RBS planning float for Direct Line business
ROYAL Bank of Scotland is set to press ahead with the flotation of its Direct Line insurance arm within weeks after ending sale talks with private equity buyers.
Two rival consortia of private equity firms were understood to have shown an interest in the business, which also includes Churchill and Green Flag, but RBS is said to favour a stock market listing.
The group, which is 82 per cent owned by taxpayers, believes a public listing is the best option despite continuing turbulence in equity markets, and a move towards flotation could come in October.
Private equity firms have been waiting to pounce on the business, attracted by its strong cashflows and market leading position, and bidders were expected to pay between £3 billion and £4bn.
RBS is required to sell the business, which also includes the Privilege brand and broker business NIG, by the end of 2014 in return for its taxpayer bailout.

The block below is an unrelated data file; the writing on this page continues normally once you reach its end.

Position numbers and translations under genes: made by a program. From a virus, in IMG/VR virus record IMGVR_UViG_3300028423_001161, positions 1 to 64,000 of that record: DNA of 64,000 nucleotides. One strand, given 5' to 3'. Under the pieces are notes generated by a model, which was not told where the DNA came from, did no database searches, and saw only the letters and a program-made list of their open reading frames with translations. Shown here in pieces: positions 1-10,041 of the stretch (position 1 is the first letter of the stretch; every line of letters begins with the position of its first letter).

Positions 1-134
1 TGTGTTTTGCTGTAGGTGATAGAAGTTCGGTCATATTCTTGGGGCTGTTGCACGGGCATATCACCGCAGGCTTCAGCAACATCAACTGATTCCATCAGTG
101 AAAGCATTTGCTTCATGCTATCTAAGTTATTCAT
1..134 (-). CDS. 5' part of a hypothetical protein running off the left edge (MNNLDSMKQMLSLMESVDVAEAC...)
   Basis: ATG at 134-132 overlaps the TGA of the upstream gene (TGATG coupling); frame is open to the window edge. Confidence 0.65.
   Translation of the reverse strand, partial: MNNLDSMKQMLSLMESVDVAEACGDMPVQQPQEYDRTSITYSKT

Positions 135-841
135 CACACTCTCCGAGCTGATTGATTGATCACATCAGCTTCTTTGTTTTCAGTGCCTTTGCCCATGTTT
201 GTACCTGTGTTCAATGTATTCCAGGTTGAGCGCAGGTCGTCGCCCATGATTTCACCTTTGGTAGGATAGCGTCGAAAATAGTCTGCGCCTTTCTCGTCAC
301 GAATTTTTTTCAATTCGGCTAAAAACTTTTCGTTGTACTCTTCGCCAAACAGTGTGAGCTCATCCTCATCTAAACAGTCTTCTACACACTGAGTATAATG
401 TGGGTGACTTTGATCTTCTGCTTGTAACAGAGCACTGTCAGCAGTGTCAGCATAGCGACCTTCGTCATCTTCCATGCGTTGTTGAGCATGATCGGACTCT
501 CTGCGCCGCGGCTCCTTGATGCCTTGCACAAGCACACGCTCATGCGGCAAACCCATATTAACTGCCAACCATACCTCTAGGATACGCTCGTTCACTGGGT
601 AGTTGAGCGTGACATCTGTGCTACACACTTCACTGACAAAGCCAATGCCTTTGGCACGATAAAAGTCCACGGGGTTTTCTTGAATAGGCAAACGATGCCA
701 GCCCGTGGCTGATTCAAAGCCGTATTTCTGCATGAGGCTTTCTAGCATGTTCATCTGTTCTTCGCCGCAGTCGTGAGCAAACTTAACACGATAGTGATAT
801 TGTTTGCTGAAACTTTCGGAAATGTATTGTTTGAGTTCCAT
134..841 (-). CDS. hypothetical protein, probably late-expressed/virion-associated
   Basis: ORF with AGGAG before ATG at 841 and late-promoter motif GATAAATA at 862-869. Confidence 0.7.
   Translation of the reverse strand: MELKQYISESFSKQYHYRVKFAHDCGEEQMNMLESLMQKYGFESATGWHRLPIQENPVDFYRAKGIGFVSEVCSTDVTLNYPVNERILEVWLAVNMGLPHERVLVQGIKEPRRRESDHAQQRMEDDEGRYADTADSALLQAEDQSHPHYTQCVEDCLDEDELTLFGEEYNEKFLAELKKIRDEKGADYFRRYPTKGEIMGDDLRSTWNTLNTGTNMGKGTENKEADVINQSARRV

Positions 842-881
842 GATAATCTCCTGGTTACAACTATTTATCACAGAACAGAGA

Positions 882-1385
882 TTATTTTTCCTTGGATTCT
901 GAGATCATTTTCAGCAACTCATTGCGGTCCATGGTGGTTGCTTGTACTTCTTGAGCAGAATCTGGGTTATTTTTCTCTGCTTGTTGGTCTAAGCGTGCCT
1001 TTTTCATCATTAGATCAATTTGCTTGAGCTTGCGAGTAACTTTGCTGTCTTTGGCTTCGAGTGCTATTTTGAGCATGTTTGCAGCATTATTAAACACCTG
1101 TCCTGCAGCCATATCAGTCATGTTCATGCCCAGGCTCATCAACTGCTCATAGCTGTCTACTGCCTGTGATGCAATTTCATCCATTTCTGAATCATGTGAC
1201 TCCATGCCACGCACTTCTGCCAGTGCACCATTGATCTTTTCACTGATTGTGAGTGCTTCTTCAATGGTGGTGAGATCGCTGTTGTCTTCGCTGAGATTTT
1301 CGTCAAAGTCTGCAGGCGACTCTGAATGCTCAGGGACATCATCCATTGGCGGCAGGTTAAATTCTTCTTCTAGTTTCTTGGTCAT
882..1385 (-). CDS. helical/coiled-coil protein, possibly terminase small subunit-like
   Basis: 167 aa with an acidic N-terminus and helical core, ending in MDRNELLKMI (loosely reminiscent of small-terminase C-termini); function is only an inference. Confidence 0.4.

The bank said earlier this year it would list the insurance arm in three separate tranches – one this year, one in 2013 and the remainder in 2014 – to maximise returns for shareholders. It could be worth up to £5bn, according to recent reports.
Direct Line saw its quarterly operating profits rise 6 per cent to £219 million and increased the number of its in-force policies by 2 per cent to 20.1 million.
Ernst & Young recently said that tough conditions in the car insurance market could see half of the players in the industry change hands over the next three years.
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Thursday 20 June 2013
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